For many people, losing a parent is one of the toughest things they may ever go through, and while losing your mother or father will almost undoubtedly take an emotional toll, it can also leave you facing increased responsibilities. You may, for example, be responsible for handling your deceased parent’s financial affairs after his or her passing, and just how much work this will entail will depend largely on your parent’s financial circumstances and whether he or she left behind a clear will or estate plan.
Unfortunately, many people fail to organize their finances before they pass on, and in some cases, they leave the world without tying up loose ends with regard to credit card debt, mortgage debt and the like. In fact, U.S. News & World Report notes that almost half of today’s older Americans pass away with less than $10,000 in assets to their name, highlighting just how many of today’s older Americans are dying in debt. If your deceased parent is among them, you may have concerns about whether you could potentially be on the hook for any outstanding debts your parent left behind.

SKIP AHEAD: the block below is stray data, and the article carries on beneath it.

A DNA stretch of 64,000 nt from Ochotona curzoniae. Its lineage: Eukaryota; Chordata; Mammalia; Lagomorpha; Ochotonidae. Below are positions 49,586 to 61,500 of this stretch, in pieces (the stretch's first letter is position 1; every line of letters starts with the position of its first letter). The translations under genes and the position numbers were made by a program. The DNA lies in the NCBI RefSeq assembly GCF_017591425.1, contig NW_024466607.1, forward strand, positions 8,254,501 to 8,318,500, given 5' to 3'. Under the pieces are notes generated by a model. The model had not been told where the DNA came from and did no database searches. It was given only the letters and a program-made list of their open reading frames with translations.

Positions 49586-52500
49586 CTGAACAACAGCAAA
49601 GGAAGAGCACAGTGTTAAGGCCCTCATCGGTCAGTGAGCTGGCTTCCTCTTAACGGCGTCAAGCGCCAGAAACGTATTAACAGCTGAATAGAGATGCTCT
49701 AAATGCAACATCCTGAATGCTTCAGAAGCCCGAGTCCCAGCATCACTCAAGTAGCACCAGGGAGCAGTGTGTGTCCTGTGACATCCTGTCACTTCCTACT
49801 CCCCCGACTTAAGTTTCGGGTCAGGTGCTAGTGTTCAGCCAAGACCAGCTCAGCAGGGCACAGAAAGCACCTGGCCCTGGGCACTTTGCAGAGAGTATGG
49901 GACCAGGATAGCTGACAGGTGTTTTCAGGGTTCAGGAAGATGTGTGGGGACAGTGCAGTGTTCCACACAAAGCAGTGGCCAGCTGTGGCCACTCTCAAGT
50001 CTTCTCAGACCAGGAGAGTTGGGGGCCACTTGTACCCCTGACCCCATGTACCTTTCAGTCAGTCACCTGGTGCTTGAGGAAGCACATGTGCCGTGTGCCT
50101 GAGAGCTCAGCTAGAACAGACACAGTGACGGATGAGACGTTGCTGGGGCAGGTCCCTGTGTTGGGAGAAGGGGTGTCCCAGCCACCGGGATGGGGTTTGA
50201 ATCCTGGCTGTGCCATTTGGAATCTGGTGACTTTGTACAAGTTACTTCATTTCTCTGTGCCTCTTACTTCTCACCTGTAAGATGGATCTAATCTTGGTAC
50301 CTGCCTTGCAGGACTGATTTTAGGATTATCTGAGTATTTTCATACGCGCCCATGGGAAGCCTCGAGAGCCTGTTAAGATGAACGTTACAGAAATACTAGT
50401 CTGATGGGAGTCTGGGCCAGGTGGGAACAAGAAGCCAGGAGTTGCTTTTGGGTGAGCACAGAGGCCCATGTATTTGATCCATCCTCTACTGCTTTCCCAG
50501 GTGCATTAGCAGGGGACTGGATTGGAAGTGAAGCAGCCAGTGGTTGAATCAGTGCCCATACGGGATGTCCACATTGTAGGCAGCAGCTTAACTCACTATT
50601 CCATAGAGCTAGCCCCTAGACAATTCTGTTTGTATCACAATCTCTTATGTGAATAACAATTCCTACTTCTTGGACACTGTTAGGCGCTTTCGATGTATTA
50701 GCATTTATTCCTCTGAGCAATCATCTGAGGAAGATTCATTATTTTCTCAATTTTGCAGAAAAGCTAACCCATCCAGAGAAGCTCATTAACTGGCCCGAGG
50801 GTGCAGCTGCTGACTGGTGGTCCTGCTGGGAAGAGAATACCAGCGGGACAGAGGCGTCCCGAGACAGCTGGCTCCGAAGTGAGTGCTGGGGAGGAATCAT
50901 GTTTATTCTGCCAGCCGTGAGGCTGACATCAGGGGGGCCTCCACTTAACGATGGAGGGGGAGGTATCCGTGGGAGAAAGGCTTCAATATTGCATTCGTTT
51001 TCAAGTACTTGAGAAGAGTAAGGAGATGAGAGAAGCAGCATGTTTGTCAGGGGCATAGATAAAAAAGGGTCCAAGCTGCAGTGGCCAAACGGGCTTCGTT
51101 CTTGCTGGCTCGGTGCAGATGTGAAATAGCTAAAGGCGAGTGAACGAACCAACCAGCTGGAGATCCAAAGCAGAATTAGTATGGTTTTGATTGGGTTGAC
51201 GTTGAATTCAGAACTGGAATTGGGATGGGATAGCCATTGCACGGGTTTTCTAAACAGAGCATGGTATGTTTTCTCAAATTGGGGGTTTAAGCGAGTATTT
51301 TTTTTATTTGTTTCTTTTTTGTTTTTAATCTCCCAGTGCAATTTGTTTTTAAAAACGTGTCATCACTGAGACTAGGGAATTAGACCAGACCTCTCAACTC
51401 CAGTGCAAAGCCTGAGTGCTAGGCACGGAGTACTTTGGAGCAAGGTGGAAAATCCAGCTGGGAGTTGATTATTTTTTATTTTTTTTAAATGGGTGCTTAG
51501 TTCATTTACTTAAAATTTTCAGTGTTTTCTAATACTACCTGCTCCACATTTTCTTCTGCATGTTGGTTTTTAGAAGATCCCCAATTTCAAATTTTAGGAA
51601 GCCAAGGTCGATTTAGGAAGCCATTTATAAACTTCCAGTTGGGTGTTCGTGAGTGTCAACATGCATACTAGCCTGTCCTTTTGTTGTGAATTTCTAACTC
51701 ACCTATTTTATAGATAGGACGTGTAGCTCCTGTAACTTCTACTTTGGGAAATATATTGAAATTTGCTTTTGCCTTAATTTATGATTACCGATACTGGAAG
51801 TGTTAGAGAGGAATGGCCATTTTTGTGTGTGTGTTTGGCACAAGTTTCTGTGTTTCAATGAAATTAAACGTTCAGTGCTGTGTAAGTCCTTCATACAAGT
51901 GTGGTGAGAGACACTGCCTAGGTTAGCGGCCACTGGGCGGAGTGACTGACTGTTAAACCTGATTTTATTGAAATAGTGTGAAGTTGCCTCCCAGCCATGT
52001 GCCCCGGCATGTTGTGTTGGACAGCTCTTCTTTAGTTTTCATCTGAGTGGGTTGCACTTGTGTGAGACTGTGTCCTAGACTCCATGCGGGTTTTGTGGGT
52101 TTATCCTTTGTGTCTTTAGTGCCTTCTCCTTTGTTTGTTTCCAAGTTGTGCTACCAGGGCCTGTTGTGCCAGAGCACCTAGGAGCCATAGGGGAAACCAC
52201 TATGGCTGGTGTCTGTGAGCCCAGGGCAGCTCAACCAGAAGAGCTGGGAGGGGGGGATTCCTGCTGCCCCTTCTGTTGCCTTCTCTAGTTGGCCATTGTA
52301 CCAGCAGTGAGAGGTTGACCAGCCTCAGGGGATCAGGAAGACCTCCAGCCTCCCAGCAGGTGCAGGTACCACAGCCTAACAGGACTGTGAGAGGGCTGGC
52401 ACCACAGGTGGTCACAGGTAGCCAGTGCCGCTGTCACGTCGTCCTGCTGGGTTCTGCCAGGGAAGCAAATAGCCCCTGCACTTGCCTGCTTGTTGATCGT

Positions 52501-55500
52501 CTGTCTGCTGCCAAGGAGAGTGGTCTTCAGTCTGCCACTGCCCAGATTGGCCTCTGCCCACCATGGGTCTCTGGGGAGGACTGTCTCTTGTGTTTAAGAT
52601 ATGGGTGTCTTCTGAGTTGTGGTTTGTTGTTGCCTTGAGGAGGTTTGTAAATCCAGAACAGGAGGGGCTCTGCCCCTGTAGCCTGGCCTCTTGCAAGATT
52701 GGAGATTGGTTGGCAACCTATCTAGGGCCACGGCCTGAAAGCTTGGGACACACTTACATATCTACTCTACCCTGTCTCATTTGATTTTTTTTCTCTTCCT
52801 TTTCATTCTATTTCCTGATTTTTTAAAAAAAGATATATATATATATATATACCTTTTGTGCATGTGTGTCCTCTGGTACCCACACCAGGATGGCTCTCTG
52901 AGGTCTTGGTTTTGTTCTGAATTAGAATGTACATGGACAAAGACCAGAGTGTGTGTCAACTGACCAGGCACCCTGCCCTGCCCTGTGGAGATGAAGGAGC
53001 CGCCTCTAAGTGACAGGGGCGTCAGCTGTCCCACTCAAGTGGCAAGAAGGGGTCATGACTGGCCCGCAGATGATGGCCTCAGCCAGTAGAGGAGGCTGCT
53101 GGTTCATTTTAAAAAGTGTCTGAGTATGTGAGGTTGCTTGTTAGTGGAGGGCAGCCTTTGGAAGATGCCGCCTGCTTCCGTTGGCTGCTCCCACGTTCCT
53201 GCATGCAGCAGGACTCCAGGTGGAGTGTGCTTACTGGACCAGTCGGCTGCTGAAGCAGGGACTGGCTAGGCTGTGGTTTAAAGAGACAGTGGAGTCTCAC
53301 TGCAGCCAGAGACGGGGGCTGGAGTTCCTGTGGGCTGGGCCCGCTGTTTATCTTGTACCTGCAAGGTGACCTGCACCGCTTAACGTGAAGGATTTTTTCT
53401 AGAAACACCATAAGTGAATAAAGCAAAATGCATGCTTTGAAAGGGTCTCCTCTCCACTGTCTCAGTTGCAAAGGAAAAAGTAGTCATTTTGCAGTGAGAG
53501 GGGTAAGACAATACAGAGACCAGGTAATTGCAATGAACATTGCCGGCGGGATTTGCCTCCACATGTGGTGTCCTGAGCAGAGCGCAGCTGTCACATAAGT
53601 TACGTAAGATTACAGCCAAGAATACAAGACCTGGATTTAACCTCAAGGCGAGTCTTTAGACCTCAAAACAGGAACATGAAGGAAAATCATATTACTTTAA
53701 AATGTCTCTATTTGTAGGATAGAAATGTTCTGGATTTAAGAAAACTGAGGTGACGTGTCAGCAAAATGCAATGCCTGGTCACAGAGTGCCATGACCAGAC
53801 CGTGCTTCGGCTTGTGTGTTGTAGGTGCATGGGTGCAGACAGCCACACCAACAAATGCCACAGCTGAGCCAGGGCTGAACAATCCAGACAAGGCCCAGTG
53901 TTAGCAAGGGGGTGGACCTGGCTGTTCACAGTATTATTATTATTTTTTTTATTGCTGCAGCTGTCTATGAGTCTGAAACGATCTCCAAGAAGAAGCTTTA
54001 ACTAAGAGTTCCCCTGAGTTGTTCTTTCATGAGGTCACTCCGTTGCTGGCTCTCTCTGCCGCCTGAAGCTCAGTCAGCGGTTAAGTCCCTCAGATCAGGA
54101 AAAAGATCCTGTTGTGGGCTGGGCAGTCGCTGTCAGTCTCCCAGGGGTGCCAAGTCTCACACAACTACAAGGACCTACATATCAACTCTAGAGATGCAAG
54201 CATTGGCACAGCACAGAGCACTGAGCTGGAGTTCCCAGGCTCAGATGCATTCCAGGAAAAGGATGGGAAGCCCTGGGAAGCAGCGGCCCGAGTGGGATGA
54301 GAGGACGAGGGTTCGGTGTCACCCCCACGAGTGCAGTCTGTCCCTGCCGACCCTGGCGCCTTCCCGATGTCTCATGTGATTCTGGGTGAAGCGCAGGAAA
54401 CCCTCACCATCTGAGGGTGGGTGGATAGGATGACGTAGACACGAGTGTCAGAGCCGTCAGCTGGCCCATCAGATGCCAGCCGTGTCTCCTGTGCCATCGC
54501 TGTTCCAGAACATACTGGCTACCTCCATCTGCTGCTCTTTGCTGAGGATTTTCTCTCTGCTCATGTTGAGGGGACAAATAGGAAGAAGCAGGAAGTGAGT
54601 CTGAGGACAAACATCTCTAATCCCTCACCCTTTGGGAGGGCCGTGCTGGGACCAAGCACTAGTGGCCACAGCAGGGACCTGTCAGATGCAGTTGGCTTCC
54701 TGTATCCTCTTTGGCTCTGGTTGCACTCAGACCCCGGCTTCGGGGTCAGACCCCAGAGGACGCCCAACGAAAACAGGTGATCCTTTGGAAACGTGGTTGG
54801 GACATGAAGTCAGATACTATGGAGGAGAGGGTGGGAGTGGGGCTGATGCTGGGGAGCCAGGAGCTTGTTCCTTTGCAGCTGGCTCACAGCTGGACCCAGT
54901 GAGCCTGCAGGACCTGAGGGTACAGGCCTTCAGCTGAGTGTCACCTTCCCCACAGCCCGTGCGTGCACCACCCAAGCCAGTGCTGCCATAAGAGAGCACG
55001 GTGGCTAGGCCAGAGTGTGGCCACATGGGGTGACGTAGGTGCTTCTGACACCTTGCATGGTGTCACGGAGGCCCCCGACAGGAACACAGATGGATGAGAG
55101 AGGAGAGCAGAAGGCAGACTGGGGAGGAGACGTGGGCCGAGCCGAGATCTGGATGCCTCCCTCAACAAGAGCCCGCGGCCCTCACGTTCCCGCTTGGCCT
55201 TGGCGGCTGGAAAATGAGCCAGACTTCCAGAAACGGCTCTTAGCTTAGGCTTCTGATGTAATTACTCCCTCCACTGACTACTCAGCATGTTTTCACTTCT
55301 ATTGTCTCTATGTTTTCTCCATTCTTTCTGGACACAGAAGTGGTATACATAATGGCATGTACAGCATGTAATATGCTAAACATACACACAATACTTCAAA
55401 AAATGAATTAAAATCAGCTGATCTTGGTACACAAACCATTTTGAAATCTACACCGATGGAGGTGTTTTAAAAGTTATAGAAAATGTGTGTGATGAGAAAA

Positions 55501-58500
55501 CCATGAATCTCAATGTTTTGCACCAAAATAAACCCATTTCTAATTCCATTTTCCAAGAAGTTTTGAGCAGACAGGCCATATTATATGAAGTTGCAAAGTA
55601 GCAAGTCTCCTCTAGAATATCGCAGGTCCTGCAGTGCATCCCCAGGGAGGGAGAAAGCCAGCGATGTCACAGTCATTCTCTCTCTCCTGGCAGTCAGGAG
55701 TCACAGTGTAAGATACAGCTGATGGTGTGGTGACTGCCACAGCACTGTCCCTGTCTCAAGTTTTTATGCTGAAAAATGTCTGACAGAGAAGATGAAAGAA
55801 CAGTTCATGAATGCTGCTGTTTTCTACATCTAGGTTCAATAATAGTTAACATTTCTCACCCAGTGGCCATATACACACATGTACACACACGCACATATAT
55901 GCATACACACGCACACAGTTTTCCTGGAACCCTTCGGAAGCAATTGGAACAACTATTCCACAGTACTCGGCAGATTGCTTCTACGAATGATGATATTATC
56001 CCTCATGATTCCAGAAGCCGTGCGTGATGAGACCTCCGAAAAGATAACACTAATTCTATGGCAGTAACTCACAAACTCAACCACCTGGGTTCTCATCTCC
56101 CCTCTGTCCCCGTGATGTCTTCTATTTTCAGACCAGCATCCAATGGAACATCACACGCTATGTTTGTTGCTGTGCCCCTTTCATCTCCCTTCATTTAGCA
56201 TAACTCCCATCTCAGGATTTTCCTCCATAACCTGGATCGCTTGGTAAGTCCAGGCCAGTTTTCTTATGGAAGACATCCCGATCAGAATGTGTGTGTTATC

The good news is, unless you co-signed on your deceased parent’s credit card, mortgage, or otherwise applied for credit with your mom or dad, you are probably not going to be responsible for paying off what remains. Keep in mind, however, that this does not mean your parent’s creditors will not attempt to come after you. On the contrary, it is a common practice for many debt collectors to try to “guilt” you into covering your parent’s debt obligations, even if there are no laws or regulations requiring you to do so. Keep this in mind when you have to deal with debt collectors trying to collect on your parent’s debts, and do not let them push you into agreeing to pay for something that was never your responsibility in the first place.
Losing a parent is always difficult, but, with a few exceptions, you are probably not responsible for the debts he or she leaves behind.
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